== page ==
3 reasons why vaping may kill you faster than cigarettes

Vaping leads to severe respiratory illnesses.

From just 25 million users in 2015 to a staggering 41 million in 2018, the global market value of the vaping industry has now spiked to a whopping RM 80.452 billion, compared to just RM 28.76 billion five years prior.

With the growing amount of consumers and kaleidoscope of flavours available, it is highly unlikely that the vape industry will put its light out any time soon.

With the recent six deaths and hundreds of lung-related complications and hospitalisations related to vaping in the United States, the industry’s ambition to reach new heights may be stalled for now.

Health officials are calling for the public to refrain from using vape for fear of a new string of severe respiratory illnesses.

Here are three reasons why vaping may in fact increase your mortality rate faster than cigarettes:

Risk of immediate death

Mortality related to tobacco use is often associated with the accumulation of cigarette smoking years as well as the gradual increase of packs smoked over time.

Vape on the other hand, is able to produce negative health effects in a matter of months if not weeks.

According to multiple reports, all six people who died from this new form of severe respiratory illness, and the majority of those hospitalised, have had short and relatively recent history of vape use.

Lung damage associated with vape use is abrupt and drastic to the point that the most recent patient hospitalised for vaping, 18 year old Adam Hergenreder, was told that his lungs showed irreversible signs of damage, consistent with the lungs of a 70-year-old!

The uncertainty of chemical contents

Trying to guess the contents of any vape juice, from any given brand is as good as shooting in the dark. Sure, you’d probably nail a few, but it is almost impossible to know for certain what the rest are.

There are thousands of vape flavours available. (rawpixel.com pic)

This is because no two vape flavours are the same, and all of them differ across manufacturers. To make matters worse, vapers have the liberty to concoct premixed flavours with existing juices in their stash.

This encourages interaction between various chemicals, producing potentially dangerous by-products in the process. A good example is the formation of acetal from the interaction between propylene glycol (PG) and aldehyde-based flavourants.

Acetal is a compound known to cause irritation to the receptors in the airway but since most manufacturers aren’t aware of this, basic yet responsible warnings are left out of packaging labels.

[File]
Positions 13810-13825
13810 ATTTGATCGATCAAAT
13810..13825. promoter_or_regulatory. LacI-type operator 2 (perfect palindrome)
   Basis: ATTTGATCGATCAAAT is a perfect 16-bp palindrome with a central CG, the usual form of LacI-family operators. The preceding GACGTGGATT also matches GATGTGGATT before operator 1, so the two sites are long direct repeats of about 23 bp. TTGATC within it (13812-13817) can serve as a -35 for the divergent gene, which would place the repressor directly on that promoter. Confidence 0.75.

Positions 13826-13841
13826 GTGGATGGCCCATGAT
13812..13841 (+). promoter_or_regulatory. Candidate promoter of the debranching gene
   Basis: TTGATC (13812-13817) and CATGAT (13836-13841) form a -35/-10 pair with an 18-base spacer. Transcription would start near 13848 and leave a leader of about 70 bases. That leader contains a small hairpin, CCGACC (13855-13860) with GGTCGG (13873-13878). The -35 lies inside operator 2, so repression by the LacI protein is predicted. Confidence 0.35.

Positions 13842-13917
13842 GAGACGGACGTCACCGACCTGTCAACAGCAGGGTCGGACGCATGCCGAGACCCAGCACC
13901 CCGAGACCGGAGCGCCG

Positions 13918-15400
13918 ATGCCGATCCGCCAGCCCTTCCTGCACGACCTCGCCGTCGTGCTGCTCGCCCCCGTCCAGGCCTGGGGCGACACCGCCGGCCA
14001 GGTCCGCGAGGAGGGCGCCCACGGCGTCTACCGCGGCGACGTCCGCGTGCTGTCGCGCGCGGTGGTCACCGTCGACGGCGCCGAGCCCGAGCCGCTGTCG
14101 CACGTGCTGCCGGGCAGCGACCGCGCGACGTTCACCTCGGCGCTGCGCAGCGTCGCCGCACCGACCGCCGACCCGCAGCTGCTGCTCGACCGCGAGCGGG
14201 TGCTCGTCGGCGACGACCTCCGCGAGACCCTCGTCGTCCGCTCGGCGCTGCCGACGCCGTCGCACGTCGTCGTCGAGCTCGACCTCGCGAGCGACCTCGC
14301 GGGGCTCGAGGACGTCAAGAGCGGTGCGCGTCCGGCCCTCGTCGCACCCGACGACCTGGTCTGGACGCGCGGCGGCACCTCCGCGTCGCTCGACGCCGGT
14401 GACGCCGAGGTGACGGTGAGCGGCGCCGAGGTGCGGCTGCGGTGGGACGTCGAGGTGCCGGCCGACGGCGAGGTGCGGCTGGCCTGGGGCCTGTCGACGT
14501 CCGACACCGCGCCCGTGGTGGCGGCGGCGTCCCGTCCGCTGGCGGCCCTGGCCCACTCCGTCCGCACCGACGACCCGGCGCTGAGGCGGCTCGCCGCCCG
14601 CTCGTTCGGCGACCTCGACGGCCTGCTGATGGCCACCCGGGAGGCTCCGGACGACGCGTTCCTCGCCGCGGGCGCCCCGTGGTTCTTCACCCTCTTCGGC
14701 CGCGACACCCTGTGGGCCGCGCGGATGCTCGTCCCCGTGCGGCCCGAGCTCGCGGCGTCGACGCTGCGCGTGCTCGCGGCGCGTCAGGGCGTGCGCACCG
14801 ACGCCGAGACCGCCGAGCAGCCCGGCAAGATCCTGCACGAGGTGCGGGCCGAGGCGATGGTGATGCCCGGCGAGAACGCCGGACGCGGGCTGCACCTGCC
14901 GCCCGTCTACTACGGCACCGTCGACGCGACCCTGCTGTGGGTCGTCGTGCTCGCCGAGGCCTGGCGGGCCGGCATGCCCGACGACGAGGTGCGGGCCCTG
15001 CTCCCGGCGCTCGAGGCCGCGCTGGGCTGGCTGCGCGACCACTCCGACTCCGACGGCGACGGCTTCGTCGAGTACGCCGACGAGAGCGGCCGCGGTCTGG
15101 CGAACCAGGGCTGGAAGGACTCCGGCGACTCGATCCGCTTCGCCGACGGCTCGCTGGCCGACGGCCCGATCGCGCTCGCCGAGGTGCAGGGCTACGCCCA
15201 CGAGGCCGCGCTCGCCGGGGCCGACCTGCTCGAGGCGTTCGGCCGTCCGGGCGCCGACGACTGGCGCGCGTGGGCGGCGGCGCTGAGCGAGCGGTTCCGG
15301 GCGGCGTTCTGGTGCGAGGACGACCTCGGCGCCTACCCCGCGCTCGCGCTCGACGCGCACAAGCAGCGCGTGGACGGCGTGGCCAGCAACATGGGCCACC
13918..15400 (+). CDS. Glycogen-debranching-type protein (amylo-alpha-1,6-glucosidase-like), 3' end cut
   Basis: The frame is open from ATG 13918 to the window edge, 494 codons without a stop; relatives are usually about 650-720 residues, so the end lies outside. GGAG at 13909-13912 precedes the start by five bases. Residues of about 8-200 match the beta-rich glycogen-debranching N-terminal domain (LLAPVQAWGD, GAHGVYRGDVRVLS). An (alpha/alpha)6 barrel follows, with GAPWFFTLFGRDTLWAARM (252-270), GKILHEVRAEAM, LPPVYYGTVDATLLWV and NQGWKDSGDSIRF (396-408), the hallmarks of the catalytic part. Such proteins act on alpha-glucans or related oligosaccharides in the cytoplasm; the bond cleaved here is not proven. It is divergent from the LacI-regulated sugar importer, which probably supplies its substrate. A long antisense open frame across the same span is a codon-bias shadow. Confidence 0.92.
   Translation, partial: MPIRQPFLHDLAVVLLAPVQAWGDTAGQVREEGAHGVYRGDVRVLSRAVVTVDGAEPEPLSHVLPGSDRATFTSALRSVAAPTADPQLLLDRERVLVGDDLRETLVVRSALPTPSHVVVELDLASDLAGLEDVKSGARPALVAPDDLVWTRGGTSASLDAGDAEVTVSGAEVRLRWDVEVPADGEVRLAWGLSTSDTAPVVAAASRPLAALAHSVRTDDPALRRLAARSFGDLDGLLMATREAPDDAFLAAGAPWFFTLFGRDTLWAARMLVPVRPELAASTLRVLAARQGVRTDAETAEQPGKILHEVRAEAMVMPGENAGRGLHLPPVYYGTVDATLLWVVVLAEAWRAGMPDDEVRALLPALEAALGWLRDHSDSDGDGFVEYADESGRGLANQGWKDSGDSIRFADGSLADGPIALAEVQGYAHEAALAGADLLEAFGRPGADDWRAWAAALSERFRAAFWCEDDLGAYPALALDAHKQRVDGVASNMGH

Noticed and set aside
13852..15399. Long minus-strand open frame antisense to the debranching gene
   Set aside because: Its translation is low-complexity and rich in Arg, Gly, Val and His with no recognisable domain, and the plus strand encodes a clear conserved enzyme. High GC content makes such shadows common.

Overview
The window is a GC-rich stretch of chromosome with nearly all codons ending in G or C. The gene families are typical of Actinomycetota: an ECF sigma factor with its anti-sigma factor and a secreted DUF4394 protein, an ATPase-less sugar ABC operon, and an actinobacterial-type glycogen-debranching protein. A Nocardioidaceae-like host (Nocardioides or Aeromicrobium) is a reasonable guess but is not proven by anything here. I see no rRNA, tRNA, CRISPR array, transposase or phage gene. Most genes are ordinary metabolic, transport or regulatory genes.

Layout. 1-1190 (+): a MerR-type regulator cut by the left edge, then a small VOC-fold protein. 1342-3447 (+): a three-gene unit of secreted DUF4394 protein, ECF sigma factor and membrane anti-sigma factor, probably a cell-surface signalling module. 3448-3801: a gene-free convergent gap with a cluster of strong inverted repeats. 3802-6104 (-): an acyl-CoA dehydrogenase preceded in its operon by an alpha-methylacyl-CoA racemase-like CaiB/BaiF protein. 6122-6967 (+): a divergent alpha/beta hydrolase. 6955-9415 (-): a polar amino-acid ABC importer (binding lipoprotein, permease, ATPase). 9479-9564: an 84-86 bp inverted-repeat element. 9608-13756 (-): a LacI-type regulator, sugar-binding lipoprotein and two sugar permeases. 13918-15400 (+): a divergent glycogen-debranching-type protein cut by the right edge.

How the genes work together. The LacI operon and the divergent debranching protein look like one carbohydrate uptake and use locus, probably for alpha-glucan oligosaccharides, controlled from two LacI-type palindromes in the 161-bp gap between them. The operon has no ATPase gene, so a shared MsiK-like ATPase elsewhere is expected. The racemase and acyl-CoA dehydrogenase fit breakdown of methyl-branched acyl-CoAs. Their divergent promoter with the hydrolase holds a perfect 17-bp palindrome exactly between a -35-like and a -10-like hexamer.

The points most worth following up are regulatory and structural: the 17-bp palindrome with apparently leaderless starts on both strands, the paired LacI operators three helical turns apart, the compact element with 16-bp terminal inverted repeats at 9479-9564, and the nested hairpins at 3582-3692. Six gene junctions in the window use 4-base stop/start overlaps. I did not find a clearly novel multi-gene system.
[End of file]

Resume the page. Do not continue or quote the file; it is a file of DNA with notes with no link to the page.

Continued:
On top of that, the novelty and nascency of vape means that it’s still too early for researchers to predict long-term detrimental health effects that it could introduce.

Younger vapers, earlier complications

Unlike vape products, cigarette purchases in Malaysia are restricted to those aged 18 and above. Without any age regulations, there have even been reports of vape users as young as eight years old!

These young nicotine addicts are not only exposed to the side effects and complications related to nicotine dependency, but also the health effects of various undetermined chemicals in different vape juices.

According to the United States’ Centre for Disease Control and Prevention (CDC), the average age of patients suffering from vape-related lung complications in the recent wave is 19 years old, that’s barely two decades into life!

Vaping just isn’t worth it

While the definitive cause for vape-related lung complications and respiratory illnesses is still uncertain, researchers are working painstakingly to identify the compounds responsible for such drastic effects.

The research process may take time to yield conclusive results, but health officials are taking no chances and are urging the public to kick the vaping habit.

As for those who have transitioned from smoking cigarettes to vaping, perhaps it’s time to re-evaluate your choices and quit while you’re ahead – let not the smoke cloud your better judgement.

The Hello Health Group does not provide medical advice, diagnosis or treatment.